Guitar made from Mackey floor, crafted by Polytechnic student, to be auctioned at Purdue vs. IU

Gryphon Mawhorter's guitar, made from the wood of a prior era of Mackey court floor. (Purdue University photo/Nick Pompella)

A new piece of one-of-a-kind Purdue iconography has come from a student in Purdue Polytechnic’s popular “guitar lab,” and an auction for the piece will begin at tomorrow’s men’s basketball game between Purdue and Indiana University.

Gryphon Mawhorter, a senior in audio engineering technology, a longstanding teaching assistant in Professor Mark French’s guitar lab, and a student with a penchant for making one-of-a-kind stringed instruments, has created a baritone guitar out of wood from a past era of Mackey Arena’s basketball court floor.

An open auction for the guitar will go live at this web address the evening of the Purdue vs. IU basketball game on February 10, and will conclude the evening of February 14, at 8:00 p.m. EST. The proceeds from the auction will support Purdue programs, such as the specialized supplies and equipment that students need in the guitar lab in order to make unique creations such as Mawhorter’s Mackey guitar.

The Mackey guitar on the night before the Purdue vs. IU game. (Purdue University photo/Nick Pompella)

Sourcing a Purdue relic

Mawhorter said that the Mackey guitar came together as a consequence of Noah Scott, a Purdue alumnus, an employee of the Purdue for Life Foundation and a guitar enthusiast who will perform the National Anthem on Mawhorter’s guitar during the February 10 game. “Noah came by with this wood one day last semester and said, ‘Hey, wouldn’t it be cool if we made a guitar out of this?’ [laughs] That’s pretty much how this started.”

For Noah’s part, he managed to come into possession of the old bits of Mackey Arena’s playing floor through happenstance, as a colleague at the Purdue for Life Foundation had it stowed away in his home.

This wood comes from before Mackey’s 2016 renovations, where the court’s playing surface was replaced after a flooding incident caused significant water damage. But the wood itself is probably older than 2015 or so. A similar event happened in 2011, which means that the decade of the ‘10s saw two different court replacements in Mackey. However, in Gryphon’s estimation, it would be a major surprise if these particular bits of maple were out-of-commission that recently.

Gryphon Mawhorter with his Mackey guitar creation. (Purdue University photo/Nick Pompella)

“I don’t think there’s any way that wood was only in use from 2011 to 2016. For one thing, when I was taking everything apart I saw a label that said "’79," which I have to assume means 1979. And also, before I cleaned it up, it certainly looked and even kind of smelled like it was from 1979 [laughs].”

Making an iconic piece

“I thought it was really critical to preserve the surface of the maple, because that’s the part that just so clearly looks like the floor of a basketball court, particularly with the satin gloss that I put on top of it,” Mawhorter said. “Obviously I wanted to create as little scrap as possible, which was an interesting challenge since there isn’t exactly an unlimited supply of this material to work with.”

From start to finish, the whole guitar took almost exactly a month to finish. While Gryphon said it’s not the fastest job he’s ever had—that would be two weeks—he did spend quite a bit of extra time over the course of the past month making sure it was as perfect as he could make it. That includes spending a great deal of free weekend time sanding and machining at Purdue Polytechnic’s guitar lab in the newly-built Lambertus Hall.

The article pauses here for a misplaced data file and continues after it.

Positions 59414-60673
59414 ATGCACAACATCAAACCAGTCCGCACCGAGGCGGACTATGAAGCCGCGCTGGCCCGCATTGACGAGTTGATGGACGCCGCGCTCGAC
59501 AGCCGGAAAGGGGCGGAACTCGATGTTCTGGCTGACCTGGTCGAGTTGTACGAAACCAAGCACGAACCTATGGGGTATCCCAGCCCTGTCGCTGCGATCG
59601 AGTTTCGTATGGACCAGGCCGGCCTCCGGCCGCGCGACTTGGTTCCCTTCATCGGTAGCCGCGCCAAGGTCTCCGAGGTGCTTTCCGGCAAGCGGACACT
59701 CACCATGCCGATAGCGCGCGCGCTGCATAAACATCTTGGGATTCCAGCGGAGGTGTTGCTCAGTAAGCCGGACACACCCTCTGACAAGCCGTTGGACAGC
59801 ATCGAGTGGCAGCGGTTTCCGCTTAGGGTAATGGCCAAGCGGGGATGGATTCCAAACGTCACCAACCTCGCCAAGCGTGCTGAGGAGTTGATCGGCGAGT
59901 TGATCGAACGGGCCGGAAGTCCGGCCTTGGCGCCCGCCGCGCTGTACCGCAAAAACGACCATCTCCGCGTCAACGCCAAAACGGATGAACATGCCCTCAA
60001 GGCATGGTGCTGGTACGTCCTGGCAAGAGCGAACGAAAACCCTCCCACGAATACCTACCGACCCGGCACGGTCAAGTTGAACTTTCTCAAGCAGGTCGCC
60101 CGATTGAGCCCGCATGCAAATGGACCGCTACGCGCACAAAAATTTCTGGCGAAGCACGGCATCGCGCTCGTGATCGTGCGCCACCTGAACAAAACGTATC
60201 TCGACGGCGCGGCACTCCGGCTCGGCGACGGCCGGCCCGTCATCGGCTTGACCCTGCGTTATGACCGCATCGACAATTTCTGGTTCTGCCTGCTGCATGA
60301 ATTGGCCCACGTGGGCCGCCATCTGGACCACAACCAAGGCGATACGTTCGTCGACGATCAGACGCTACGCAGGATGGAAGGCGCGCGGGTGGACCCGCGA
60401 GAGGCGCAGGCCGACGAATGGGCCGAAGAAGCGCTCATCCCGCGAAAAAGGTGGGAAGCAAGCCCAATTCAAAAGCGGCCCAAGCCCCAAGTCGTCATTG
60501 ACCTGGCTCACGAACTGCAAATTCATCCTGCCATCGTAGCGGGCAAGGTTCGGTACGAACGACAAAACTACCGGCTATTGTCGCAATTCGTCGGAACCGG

Mawhorter also ensured that the entire construction was done up with as much Purdue imagery as possible. On the fretboard (which is a particular point of pride for Mawhorter—“I think it’s by far the best fretwork I’ve ever done”), he has laser-etched several hidden details in golden epoxy.

First, he and Noah worked with administrators at Purdue to implement a licensed font on the fretboard that is reminiscent yet still distinct from Purdue’s old-school athletics logos. Then, on every other fret, he also included a golden 2D profile of the Boilermaker Express.

Gold details on the fretwork, such as a novel Purdue font, are visible in the top of the frame. (Purdue University photo/Nick Pompella)

The auction

Noah Scott, a Purdue alumnus and current Purdue for Life employee, who will perform on the Mackey guitar on February 10. (Purdue University photo/Nick Pompella)

The Mackey guitar will be auctioned via the web; bids can be submitted at this link, and interested parties will also find further information about the guitar or leave an additional donation to support Purdue Polytechnic’s guitar lab.

In total, bidders have a five-day period to submit bids for the guitar, beginning on February 10 and ending on February 14 at 8:00 p.m. EST. The winner will be contributing to Purdue’s educational mission, particularly in support of the guitar lab.

Purdue Polytechnic’s guitar lab has existed in one form or another for 18 years, growing from the basement of the now-demolished Michael Golden Labs into a purpose-designed space in Lambertus Hall. The class is open to students from all academic backgrounds. Students learn to design a product, manage budgets and supply chains, and then make their designs—everyone gets their own electric guitar at the end of the semester. The lab is being supported by the world-renowned guitar company Gibson, in a first-of-its-kind partnership in their 130+ year history.

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